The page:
The Airbus A220 final assembly line at Mirabel, Canada A220 facility. Photo: Airbus
Airbus executives announced a new North American assembly line and extended operations (ETOPS) approval from Canada’s civil aviation regulator for their A220 program during a tour of their Mirabel manufacturing site Monday Jan. 14.
A day after the tour, Delta Air Lines Chief Executive Ed Bastian told investors that the U.S. debut of the A220 would be delayed due to the ongoing partial government shutdown during the Atlanta-based carrier's fourth quarter earnings call.
“Our Airbus 220 start date is likely to be pushed back due to delays in the certification process. This is also hampering our ability to put seven other new aircraft deliveries into service,” said Bastian.
Delta Airlines' first Airbus A220 was scheduled to take its first passenger flight in January. The milestone has been delayed due to the need for certification services from the FAA that are unavailable because of the government shutdown. Photo: Delta Air Lines.
Outside of Delta’s delay, the A220 program has been picking up momentum within the 100- to 150-seat segment of the commercial aviation market. Transport Canada’s 180-minute ETOPS approval for the A220 is the first its ever issued for a commercial airliner.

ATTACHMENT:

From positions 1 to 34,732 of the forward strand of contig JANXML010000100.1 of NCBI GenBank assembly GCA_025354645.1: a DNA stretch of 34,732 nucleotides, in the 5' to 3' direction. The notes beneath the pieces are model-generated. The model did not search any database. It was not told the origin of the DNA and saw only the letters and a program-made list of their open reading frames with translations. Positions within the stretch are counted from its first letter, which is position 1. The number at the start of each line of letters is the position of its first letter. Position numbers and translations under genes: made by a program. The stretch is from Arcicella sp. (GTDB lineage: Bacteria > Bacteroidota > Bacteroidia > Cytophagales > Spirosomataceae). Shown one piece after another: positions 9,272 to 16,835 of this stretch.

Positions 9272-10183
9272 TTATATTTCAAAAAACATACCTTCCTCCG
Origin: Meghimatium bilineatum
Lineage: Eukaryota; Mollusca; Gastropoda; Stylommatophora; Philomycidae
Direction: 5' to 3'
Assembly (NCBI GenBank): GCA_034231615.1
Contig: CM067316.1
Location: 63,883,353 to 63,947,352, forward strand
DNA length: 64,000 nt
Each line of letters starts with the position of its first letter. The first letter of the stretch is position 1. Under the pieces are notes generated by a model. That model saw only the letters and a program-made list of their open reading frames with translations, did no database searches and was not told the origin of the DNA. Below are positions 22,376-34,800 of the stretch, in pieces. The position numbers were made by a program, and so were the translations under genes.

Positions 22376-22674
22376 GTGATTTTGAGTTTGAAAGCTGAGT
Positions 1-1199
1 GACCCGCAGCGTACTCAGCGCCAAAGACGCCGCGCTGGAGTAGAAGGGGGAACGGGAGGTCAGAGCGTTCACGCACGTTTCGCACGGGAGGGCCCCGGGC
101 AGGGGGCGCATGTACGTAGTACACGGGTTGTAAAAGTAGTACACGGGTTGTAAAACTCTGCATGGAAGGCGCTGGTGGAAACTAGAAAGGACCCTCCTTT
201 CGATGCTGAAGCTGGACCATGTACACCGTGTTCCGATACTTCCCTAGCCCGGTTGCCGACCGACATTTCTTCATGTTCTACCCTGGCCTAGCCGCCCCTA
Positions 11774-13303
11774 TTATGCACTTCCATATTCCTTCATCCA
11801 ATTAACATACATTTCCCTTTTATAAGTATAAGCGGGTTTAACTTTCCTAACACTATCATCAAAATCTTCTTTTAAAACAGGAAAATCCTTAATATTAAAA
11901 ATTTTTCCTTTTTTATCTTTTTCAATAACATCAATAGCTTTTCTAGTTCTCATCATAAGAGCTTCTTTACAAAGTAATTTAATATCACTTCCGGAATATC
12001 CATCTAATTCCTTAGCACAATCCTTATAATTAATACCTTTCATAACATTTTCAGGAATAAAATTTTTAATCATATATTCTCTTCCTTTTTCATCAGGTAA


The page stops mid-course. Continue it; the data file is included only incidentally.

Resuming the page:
The approval gives A220 operators the ability to fly up to 180-minutes from the nearest diversion airport. That marks the latest operational upgrade for in service A220s following EASA’s CAT III autoland certification added to the aircraft’s European type certification in November.
Construction of a new A220 assembly line is also under way in Mobile, Alabama, home to the current North American A320 assembly line for Airbus. A220 production in Mobile is scheduled to begin in the third quarter of 2019, with the first Mobile-assembled A220 scheduled for delivery next year.
In Mirabel, Airbus is also adding a new A220 delivery center, and two new pre-flight position centers. Their future production goal is to reach a production rate of 10 A220s per month if the demand is there to support it.
June 2019 will mark the third year since the entry into service of the first A220 with Swiss International Airlines. As of January 2019, the A220 has amassed 120,000 flight hours and is averaging 18 hours and 13 leg flight hours daily.
Airbus has completed 57 deliveries of the A220 to 19 different airlines, and has an order backlog for 537 aircraft. Air Tanzania became the first African airline to take delivery of an A220 in December.